In many cases, African-Americans are appalled by the comparison that discrimination against gays is equitable with the discrimination blacks have faced throughout American history, and in many cases still facing today.  Making such comparisons dummies down both the gay and the African-American communities, patronizes both experiences, and carves their histories up for ulterior motives.  To compare the murder of Matthew Shepard, a young gay man brutally killed in Wyoming some years ago, with the murder of Emmitt Till, a black teenager brutally killed in Mississippi in the 1950’s, is apt only if you’re going to talk about how ignorance and hatred led to both murders; you have to go further than that if you’re going to talk about hate speech and hate crime, and when you do that, you realize what led to Shepard’s death (a couple of drunks picking him up at a bar and then killing him) is not the same as what led to Till’s murder (whistling at a white woman, a serious violation in the Jim Crow South, led his murderers to hunt him down, beat him nearly to death, and then weight him down and drown him in the river). 

Hate speech and hate crime deserve further analysis than “That’s hate speech and it’s bad, and there’s no point in talking more about it.”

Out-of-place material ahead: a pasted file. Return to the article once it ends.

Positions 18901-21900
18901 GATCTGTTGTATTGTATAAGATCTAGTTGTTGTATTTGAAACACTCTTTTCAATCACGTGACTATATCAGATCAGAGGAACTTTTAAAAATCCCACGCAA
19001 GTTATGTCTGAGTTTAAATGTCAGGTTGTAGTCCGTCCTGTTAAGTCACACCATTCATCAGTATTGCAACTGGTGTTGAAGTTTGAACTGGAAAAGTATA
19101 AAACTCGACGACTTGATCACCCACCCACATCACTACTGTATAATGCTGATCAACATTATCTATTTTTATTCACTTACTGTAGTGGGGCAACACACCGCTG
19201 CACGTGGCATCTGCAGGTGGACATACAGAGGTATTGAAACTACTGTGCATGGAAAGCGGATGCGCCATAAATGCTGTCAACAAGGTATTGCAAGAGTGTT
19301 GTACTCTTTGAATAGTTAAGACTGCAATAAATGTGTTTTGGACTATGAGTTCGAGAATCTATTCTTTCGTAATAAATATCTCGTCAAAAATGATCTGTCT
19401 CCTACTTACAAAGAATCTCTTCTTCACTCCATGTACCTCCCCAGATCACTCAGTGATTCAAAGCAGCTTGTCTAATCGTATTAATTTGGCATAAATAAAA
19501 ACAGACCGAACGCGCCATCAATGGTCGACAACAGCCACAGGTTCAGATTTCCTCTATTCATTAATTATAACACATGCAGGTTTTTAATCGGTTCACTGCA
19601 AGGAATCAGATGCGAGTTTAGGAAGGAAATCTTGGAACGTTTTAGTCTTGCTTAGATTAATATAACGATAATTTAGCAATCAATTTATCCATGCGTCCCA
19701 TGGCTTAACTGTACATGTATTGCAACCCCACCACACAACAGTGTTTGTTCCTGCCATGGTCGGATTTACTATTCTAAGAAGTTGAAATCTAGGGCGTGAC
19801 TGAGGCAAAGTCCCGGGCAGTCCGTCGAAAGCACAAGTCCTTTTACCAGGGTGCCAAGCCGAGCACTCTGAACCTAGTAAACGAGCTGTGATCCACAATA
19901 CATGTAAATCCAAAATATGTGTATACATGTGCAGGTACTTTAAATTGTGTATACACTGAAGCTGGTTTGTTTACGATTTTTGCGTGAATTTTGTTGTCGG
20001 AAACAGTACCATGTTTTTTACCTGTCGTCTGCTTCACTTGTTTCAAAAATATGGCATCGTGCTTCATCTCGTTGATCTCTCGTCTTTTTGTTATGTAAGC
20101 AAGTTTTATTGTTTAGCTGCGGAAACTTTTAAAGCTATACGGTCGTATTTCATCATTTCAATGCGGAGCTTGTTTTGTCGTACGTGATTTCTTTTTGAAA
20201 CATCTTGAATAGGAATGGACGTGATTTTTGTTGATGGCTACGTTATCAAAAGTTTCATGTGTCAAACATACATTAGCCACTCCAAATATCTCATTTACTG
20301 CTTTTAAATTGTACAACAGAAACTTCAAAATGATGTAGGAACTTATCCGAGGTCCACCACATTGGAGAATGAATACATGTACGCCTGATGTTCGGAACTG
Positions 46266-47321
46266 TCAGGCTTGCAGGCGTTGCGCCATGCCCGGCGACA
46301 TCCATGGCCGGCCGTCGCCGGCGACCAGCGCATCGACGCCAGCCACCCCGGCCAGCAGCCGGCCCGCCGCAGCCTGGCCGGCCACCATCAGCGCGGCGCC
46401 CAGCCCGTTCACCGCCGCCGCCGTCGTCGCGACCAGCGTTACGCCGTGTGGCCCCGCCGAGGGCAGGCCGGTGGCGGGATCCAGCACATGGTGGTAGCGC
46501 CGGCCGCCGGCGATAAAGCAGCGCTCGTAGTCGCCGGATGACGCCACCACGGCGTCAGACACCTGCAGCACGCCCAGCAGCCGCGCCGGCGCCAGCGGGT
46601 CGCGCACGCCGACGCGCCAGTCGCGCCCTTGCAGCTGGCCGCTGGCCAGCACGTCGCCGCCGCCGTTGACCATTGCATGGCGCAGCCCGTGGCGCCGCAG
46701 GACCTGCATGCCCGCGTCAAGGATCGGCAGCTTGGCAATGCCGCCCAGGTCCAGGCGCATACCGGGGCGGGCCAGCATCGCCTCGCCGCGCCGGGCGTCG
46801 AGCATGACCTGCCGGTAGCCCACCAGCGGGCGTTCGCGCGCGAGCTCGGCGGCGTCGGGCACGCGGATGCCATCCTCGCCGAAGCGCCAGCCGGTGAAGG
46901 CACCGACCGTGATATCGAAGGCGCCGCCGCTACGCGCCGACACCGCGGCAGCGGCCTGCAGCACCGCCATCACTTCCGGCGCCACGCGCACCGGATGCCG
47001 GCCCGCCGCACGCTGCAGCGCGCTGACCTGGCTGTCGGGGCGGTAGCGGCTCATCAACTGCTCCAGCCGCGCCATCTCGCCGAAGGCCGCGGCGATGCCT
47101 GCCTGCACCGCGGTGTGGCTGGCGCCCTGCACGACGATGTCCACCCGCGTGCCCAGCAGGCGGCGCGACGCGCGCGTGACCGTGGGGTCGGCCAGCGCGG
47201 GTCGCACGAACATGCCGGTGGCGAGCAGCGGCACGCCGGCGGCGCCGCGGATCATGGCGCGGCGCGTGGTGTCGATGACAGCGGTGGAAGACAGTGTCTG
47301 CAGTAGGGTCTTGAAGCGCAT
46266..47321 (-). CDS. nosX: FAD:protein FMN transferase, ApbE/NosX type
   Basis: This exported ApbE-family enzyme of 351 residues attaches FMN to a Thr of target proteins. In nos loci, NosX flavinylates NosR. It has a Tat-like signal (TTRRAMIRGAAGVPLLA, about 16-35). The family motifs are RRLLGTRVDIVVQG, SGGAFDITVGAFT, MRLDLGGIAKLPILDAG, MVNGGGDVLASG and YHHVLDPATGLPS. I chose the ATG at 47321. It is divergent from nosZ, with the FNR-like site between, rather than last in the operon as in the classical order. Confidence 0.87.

Hate speech directed at one faction of society is not interchangeable with it being directed at another faction.  Hate speech targeting gays is not the same as hate speech targeting blacks, or women, or Jews, or Muslims.  Unfortunately, it all gets lumped together, and it’s left there. 

As a result, bloggers use hypothetics.  If Morgan were a white comic, talking like that about blacks, his career would be in tatters, that’s the point in the above-mentioned article.  If Morgan were, say, a conservative comic, talking like that about Muslims, odds are he’d be embraced by Michael Savage, who has a long history of broad-brushing all Muslims as complicit murderers who want to do nothing but kill as many Americans as they can.  What if Morgan were a spokesman for the beef industry, talking like that about vegetarians, would every tree hugger seek to stone him to death?  Yes, that’s a bad analogy, but in truth, so is comparing Morgan’s fagbashing with racial slurs, because they’re apples and oranges.